Illinois House approves bill for Senate to phase out cancer-causing ethylene oxide

Emma Edmund, Assistant City Editor

The Illinois House on Wednesday approved a bill for the Senate that would require the phaseout of cancer-causing ethylene oxide.

The gas, which is primarily used to make other chemicals or as a pesticide or sterilizing agent, has been linked to leukemia, lymphoma, stomach and breast cancer, according to the National Cancer Institute. The bill, which passed in the house 60-47, would urge non-critical hospitals to stop using ethylene oxide by 2023, and Gov. J.B. Pritzker has promised to sign the bill should it pass both state chambers, according to the Chicago Tribune.

The Tribune also reports the bill would require Medline Industries, a manufacturer and distributor of medical supplies, to move its assembly plant away from densely populated Lake County neighborhoods or switch to a safer alternative for ethylene oxide.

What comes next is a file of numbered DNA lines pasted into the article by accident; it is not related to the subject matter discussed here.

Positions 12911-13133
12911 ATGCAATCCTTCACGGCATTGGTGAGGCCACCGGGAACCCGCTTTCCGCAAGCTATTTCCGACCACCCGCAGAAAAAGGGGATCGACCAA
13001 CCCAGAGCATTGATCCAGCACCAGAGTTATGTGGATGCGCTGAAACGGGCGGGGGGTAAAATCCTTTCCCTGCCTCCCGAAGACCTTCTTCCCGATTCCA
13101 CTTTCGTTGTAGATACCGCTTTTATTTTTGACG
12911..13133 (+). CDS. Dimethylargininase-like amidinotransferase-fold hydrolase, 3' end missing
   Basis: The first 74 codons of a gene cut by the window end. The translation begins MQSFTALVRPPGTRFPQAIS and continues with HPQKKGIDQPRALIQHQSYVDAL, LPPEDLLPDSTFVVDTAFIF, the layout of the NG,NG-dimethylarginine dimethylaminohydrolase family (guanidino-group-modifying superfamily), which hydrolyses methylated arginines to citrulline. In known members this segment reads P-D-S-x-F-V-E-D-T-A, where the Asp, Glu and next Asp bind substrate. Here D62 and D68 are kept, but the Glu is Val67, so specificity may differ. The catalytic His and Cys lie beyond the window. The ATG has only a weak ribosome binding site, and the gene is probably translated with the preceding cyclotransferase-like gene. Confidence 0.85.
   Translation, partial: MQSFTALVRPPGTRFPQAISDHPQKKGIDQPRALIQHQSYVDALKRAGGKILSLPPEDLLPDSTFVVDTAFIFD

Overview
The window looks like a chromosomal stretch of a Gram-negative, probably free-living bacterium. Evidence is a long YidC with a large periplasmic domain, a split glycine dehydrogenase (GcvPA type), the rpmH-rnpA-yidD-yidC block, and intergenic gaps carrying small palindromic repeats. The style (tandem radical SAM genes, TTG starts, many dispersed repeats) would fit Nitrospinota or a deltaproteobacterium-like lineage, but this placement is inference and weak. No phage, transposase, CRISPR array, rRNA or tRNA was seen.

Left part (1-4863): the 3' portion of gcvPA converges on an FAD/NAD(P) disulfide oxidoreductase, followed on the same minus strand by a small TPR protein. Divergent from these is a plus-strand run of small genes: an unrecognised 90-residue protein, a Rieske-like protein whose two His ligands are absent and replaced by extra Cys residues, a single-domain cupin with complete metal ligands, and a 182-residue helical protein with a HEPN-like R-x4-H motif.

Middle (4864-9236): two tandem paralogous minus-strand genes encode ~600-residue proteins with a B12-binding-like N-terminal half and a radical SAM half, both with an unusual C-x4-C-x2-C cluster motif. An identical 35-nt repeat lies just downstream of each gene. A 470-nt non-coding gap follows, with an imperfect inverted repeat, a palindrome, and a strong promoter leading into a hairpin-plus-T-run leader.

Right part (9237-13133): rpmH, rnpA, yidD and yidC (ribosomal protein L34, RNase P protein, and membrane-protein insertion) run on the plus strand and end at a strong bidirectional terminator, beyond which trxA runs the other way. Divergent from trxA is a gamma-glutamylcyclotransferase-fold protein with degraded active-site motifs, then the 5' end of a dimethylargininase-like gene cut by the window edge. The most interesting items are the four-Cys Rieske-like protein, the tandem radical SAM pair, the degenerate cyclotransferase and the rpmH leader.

Medline has already agreed to install pollution control equipment to reduce the amount of ethylene oxide that escapes into surrounding neighborhoods, which include, next to the company’s plant off Skokie Highway, four predominantly black and Latinx census tracts, according to the Chicago Tribune. The Tribune also reported that Medline was the third-largest ethylene-oxide-emitting source in the state in 2014.

Community groups have argued that any additional ethylene oxide emissions will increase cancer risk, but Medline argues it needs to use the gas because it is a government-approved method for sterilizing medical equipment, especially for surgical kits with pieces that would be damaged by other sterilization methods.

According to the Illinois Environmental Protection Agency, there are 27 locations in Illinois that use ethylene oxide, including Evanston Hospital.

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